Move follows similar bans in several European states, with safety agency citing ‘absence of scientific data ruling out genotoxic risks’

An image showing a protester holding a placard reading 'Glyphosate : license to kill'

Source: © Alain Pitton/NurPhoto/Getty Images

Public protests in France and elsewhere in Europe have applied political pressure to ban glyphosate

The French Agency for Food, Environmental and Occupational Health & Safety (ANSES) is banning more than half of the nation’s glyphosate-containing herbicide products. Of the 69 products currently available in France, 36 will be withdrawn from the market immediately and their use forbidden by the end of 2020, ‘due to a lack or absence of scientific data ruling out any genotoxic risk’. These products account for nearly 75% by weight of glyphosate-based products sold in France last year for agricultural and other uses.

The ANSES also denied authorisation to four new products and said it will make its decision on three remaining products under review by the end of 2020.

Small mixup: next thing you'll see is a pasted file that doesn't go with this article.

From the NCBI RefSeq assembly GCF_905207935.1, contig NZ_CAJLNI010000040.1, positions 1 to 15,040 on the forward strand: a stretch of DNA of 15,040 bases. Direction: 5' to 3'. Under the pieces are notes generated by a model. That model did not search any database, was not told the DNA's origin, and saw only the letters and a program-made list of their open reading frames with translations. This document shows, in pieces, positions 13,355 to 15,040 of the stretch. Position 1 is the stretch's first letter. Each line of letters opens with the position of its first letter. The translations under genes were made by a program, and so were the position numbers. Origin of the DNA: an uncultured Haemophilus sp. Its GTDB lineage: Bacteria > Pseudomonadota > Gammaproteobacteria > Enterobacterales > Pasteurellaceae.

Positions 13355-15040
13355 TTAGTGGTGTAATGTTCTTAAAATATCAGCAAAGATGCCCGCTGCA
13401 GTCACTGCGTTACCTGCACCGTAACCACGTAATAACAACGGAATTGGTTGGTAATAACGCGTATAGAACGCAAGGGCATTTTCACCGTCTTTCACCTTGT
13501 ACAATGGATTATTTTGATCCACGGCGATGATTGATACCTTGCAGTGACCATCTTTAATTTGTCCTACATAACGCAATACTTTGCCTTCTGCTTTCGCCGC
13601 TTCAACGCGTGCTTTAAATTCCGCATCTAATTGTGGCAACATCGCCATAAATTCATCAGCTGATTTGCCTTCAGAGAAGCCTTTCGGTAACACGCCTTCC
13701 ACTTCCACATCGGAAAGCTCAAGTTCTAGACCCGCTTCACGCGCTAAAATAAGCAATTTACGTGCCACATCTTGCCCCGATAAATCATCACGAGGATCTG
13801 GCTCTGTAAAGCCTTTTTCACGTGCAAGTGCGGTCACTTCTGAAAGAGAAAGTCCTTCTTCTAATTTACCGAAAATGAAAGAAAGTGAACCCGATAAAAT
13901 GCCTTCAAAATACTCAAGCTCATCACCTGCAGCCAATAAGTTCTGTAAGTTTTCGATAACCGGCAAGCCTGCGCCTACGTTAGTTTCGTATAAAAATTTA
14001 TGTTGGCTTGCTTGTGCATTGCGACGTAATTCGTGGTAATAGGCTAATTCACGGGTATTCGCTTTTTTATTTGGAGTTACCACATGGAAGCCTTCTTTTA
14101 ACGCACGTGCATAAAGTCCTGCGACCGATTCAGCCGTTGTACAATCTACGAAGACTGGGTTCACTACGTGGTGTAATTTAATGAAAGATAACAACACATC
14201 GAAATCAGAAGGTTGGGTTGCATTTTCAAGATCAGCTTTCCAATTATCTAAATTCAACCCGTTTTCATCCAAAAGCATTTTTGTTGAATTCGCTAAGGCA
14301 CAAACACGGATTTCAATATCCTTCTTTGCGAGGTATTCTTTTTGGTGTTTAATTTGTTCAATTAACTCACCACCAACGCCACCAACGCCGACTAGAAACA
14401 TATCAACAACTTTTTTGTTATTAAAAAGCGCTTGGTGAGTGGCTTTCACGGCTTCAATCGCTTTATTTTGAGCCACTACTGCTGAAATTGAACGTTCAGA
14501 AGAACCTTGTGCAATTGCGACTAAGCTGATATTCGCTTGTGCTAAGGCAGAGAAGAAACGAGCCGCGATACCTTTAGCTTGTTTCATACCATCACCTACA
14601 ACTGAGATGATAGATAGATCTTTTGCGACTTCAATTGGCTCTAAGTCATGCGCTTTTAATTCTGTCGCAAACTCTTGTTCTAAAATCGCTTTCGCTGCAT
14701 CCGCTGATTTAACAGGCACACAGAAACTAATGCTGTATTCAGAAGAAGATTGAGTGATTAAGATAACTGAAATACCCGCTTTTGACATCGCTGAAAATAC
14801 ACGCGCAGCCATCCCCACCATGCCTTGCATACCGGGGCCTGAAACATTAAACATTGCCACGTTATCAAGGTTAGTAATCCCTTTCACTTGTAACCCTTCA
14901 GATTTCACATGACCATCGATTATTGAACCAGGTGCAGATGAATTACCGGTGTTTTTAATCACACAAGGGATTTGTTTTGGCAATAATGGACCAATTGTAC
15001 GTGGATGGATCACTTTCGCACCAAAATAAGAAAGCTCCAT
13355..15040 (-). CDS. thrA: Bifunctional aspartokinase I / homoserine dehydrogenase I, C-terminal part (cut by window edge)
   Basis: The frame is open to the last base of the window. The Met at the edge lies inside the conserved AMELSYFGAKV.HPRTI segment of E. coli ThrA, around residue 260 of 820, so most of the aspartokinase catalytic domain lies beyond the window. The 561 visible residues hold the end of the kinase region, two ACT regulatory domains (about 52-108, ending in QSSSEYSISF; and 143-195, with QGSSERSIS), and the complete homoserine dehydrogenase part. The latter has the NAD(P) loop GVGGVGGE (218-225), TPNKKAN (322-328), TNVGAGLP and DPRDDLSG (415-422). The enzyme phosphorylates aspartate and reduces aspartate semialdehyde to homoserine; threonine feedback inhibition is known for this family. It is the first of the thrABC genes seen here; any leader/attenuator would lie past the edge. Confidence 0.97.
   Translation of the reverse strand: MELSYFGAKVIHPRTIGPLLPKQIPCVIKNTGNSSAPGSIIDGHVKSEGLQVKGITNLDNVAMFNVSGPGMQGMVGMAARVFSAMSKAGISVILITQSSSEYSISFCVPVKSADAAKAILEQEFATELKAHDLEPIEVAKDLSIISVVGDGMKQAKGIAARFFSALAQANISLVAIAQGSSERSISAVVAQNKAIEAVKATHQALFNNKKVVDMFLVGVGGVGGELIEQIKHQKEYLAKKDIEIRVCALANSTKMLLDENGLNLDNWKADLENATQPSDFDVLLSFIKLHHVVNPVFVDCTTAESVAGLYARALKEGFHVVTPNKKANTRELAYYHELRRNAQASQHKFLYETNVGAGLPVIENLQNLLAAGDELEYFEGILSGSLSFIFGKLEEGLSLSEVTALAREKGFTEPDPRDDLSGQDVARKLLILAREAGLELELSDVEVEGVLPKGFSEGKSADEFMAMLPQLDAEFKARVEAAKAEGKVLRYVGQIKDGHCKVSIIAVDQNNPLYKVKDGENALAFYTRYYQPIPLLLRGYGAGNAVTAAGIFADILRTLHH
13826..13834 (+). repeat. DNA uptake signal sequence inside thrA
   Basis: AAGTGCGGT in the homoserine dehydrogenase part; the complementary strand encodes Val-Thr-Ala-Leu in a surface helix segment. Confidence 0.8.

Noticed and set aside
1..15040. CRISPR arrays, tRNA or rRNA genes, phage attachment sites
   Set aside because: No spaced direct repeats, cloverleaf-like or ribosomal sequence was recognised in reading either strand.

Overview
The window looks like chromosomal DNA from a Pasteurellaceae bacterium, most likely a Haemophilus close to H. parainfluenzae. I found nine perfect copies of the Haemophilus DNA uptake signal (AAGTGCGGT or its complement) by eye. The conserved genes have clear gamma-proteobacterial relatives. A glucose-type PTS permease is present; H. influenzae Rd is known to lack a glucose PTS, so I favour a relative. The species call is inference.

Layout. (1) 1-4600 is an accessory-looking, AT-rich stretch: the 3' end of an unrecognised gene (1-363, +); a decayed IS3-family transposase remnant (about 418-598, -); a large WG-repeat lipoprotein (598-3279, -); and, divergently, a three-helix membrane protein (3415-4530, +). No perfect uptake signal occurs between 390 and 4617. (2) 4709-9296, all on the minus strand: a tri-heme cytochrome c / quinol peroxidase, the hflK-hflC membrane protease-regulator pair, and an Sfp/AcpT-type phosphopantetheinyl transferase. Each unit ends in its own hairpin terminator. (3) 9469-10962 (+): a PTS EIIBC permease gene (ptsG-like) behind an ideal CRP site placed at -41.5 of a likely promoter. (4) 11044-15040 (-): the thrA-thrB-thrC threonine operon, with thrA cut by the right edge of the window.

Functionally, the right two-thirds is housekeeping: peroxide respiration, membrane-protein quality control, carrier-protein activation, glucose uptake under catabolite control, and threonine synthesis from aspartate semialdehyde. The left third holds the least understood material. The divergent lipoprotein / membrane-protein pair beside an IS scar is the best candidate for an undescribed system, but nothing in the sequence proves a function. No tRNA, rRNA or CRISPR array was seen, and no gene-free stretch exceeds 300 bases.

The national regulation follows the European Union’s 2017 decision to renew glyphosate’s authorisation as an active ingredient in products for another five years.

‘In the European Union, active substances are approved at the EU level, but member states are in charge of deciding on the authorisation of the final products that contain these active substances,’ says Herman Lelieveldt from University College Roosevelt in the Netherlands. ‘French president [Emmanuel] Macron already announced that he would like to ban the substance in a couple of years, and only retracted from that after pressure from farmers. France is not the only member state wanting to do this.’ In 2018, France, Belgium, Greece, Luxembourg, Slovenia and Malta asked the EU Commission to investigate alternatives to glyphosate-based products.

At the end of 2019, Austria fell short of an all-out ban, due to start in 2020, as the country did not provide the EU’s executive commission a draft of the law. Internal political negotiations within the country now leave it unclear what will happen next. The Netherlands was the first to ban non-commercial uses of glyphosate products in 2015 and Belgium followed suit in 2018. Both Czechia and Denmark have increased restrictions, while in Italy its use is banned from public areas and as a pre-harvest spray. In Bayer’s home country of Germany, an all-out ban on glyphosate use is expected by 2023.